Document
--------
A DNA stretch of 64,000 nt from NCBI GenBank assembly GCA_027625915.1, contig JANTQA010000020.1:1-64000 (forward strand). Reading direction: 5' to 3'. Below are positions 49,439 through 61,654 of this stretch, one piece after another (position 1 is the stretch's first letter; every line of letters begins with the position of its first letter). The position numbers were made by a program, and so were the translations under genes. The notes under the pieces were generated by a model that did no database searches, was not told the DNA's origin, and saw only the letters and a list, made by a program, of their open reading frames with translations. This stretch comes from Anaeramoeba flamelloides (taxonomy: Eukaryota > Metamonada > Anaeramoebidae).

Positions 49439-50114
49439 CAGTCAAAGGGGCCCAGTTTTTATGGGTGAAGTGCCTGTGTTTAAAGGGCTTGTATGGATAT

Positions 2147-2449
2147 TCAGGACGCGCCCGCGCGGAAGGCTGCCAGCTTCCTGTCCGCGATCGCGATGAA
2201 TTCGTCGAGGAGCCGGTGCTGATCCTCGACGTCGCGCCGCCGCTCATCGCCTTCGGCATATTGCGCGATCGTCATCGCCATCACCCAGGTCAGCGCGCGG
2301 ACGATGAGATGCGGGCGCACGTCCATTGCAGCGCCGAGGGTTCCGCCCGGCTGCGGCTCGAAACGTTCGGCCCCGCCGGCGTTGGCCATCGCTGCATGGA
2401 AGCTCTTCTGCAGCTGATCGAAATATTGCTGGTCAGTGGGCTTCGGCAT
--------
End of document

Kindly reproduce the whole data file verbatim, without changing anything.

A DNA stretch of 64,000 nt from NCBI GenBank assembly GCA_027625915.1, contig JANTQA010000020.1:1-64000 (forward strand). Reading direction: 5' to 3'. Below are positions 49,439 through 61,654 of this stretch, one piece after another (position 1 is the stretch's first letter; every line of letters begins with the position of its first letter). The position numbers were made by a program, and so were the translations under genes. The notes under the pieces were generated by a model that did no database searches, was not told the DNA's origin, and saw only the letters and a list, made by a program, of their open reading frames with translations. This stretch comes from Anaeramoeba flamelloides (taxonomy: Eukaryota > Metamonada > Anaeramoebidae).

Positions 49439-50114
49439 CAGTCAAAGGGGCCCAGTTTTTATGGGTGAAGTGCCTGTGTTTAAAGGGCTTGTATGGATAT

Positions 2147-2449
2147 TCAGGACGCGCCCGCGCGGAAGGCTGCCAGCTTCCTGTCCGCGATCGCGATGAA
2201 TTCGTCGAGGAGCCGGTGCTGATCCTCGACGTCGCGCCGCCGCTCATCGCCTTCGGCATATTGCGCGATCGTCATCGCCATCACCCAGGTCAGCGCGCGG
2301 ACGATGAGATGCGGGCGCACGTCCATTGCAGCGCCGAGGGTTCCGCCCGGCTGCGGCTCGAAACGTTCGGCCCCGCCGGCGTTGGCCATCGCTGCATGGA
2401 AGCTCTTCTGCAGCTGATCGAAATATTGCTGGTCAGTGGGCTTCGGCAT